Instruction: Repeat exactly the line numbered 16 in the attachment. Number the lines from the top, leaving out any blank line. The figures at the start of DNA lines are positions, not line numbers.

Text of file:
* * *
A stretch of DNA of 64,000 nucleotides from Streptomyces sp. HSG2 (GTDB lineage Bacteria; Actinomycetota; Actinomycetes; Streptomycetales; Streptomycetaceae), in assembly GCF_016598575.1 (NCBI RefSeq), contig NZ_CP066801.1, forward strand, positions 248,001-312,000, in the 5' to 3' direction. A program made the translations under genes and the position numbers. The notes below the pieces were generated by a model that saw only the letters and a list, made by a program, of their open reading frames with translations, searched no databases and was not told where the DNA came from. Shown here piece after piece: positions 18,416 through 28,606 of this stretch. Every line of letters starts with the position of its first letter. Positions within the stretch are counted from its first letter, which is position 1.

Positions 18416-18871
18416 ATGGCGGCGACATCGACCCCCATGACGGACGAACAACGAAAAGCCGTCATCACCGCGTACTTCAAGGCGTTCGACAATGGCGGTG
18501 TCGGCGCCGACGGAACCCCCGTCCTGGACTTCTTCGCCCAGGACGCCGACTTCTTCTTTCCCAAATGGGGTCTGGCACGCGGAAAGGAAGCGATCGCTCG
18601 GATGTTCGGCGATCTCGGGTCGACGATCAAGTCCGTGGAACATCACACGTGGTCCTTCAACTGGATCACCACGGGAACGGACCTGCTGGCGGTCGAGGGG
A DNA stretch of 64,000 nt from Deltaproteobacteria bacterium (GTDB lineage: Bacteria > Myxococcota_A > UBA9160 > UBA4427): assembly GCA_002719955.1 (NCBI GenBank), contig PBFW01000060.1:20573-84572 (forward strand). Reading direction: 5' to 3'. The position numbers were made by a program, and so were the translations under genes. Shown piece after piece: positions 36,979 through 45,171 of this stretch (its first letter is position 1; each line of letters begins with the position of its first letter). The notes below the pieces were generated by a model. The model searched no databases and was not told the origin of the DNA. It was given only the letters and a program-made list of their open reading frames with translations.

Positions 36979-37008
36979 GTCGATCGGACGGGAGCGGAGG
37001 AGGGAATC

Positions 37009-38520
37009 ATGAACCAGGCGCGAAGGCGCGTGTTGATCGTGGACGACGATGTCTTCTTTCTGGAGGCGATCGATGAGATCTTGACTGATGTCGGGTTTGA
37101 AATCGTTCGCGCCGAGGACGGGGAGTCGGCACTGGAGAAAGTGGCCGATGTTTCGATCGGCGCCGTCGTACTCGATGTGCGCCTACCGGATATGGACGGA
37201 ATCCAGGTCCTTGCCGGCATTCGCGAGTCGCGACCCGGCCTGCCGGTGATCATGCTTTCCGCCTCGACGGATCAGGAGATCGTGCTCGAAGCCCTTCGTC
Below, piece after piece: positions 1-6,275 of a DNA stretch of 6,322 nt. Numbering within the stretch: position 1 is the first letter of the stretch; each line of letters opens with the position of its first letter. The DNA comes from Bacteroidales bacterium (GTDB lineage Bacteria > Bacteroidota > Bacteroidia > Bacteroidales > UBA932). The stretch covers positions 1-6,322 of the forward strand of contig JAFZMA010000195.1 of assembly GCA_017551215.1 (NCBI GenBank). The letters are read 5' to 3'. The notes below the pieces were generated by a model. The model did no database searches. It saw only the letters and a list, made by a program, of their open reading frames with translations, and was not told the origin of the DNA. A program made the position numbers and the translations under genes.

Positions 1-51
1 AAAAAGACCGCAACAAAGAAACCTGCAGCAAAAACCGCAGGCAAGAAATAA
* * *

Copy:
1 AAAAAGACCGCAACAAAGAAACCTGCAGCAAAAACCGCAGGCAAGAAATAA